Lum: Took a licking and kept on … |

Lum: Took a licking and kept on …

Su Lum

Imagine falling down a long flight of stairs — two, maybe three stories — bumping around corners, head over heels, ending up in total darkness, twisted on a pile of rocks.

Something glows in the dark; you reach for it, see a button marked “READ,” press it, and the room explodes into magnesium light.

Welcome to Aspen Valley Hospital’s state-of-the-art lighting system, designed to send any patient clinging to the rim of life directly into the abyss of final darkness. If you have not lost your hearing aids during the fall, you might hear Lucifer chuckling.

Press the button again and they get brighter. Press three times — scream — and the lights go out.

Sorry — back to Earth. I’ve been listening to “The Martian” on Audible books, and between that and the beta blockers I’ve started taking, I don’t have both feet grounded but am dancing a few inches in the air. However, everything I said about the lights is true.

On Saturday I ended up in the hospital again, having fainted (again) and been off oxygen for a long time (again) and having contracted pneumonia (again). New this time was the suspicion of possible heart involvement.

The plan was to have a stress test Monday morning and then go home, but my troponin numbers were up when they should have been down, so the powers decided to postpone the stress test for a day to see how things shook out.

In addition to this meaning I had to write this column sitting on the edge of the beastly hospital bed using my friend Hilary’s computer, there was a strong fear factor. The room was black with computer oaths and no small amount of panic because there had been talk of Glenwood Springs for an angiogram and, depending on what they found, to Grand Junction for who knew what.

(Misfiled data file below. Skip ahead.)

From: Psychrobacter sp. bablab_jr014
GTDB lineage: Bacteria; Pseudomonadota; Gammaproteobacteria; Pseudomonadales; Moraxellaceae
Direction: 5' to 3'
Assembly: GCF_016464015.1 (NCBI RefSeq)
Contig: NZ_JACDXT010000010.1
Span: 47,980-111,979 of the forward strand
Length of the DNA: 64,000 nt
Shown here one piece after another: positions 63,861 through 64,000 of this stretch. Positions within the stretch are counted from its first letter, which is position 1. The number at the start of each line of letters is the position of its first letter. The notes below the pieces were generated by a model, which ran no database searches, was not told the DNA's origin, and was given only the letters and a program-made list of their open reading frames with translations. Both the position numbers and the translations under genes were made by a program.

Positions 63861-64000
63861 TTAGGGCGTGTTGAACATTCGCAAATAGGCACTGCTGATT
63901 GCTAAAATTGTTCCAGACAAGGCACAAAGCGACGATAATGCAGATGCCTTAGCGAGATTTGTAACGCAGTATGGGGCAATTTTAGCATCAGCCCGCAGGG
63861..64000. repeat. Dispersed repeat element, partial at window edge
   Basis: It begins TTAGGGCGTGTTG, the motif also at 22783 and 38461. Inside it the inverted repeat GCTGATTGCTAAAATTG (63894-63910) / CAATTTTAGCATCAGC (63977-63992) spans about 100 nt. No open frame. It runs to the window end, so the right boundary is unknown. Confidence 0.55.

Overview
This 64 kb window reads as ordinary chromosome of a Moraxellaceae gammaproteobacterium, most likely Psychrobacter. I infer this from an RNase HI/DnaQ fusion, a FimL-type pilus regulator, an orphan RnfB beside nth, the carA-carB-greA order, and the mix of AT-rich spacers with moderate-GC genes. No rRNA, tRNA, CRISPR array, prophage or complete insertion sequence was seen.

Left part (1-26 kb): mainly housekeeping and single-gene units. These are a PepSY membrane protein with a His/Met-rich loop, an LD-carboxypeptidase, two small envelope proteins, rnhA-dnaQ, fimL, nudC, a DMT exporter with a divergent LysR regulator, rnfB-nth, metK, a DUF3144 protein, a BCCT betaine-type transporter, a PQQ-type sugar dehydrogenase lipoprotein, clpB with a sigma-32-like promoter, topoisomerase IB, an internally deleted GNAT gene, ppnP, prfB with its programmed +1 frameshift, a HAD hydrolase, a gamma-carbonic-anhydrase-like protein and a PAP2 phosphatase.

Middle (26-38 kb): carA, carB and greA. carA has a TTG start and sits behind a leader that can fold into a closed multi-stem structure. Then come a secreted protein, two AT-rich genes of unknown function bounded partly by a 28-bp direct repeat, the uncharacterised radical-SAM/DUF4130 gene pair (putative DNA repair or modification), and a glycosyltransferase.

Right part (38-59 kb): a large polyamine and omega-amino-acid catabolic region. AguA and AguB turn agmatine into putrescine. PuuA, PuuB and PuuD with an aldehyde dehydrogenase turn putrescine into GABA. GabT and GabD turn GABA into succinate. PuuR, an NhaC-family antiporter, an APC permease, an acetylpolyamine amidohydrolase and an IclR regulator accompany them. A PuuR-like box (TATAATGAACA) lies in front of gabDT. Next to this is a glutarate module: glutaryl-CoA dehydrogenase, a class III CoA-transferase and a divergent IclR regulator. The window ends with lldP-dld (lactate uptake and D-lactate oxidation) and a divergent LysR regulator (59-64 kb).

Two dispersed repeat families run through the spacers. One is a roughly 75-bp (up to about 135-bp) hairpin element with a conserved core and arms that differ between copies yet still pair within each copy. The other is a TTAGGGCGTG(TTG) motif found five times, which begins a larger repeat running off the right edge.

Sorry for missing and messed-up paragraphs in last week’s report — I had worked myself up into what my grandmothers used to call a “state.”

This stress test was not to be done the usual way on a treadmill but stimulated by drugs. I thought of it as drug-induced tachycardia, and soothing words fell upon literally deaf ears. In my mind, I was a goner.

Come morning, the blood was better, the stress test was uneventful and I was home that afternoon, jiggity jog, met by deliriously happy dachshunds. I have to wear a heart monitor that I have accidentally emergency butt-dialed four times already and can’t drive until they get to the bottom of this sudden fainting.

The beta blockers knock my blood pressure down to nothing and cause me to nod off during the day, which in turn causes me to stay wide awake at night, but I’m gradually slouching back to abnormal.

The place has been a hive of activity. Lucky for me, my friend Hilary is moving into my back shed for the winter and has been painting and packing while our friends Jack and Darren prepare a new plywood floor and my daughter Hillery and her husband Bruce are back and forth from Leadville doing dump runs and watching over me.

On Wednesday, my daughter Skye is driving me to Denver for a long-standing appointment with Dr. Schwartz at National Jewish — the end-all and be-all when it comes to lung problems. I’m going there for a consultation about having a trans-tracheal procedure.

With a trans-trach (check out “TTO2” on YouTube), oxygen is delivered directly into a patient’s lungs via a small hole cut in the neck. This method uses way less oxygen than the usual cannula delivery and may be a way to sidestep moving to a lower altitude.

It is not a tracheotomy, my voice will not squeak, patients speak highly of it, and now you know as much about it as I do — hence the consult. I read about it, I met a man who has one, and I’m very curious.

I’ll let you know how that goes!

Su Lum is a longtime local who is off to see the wizard! Her column appears every Wednesday in The Aspen Times. Reach her at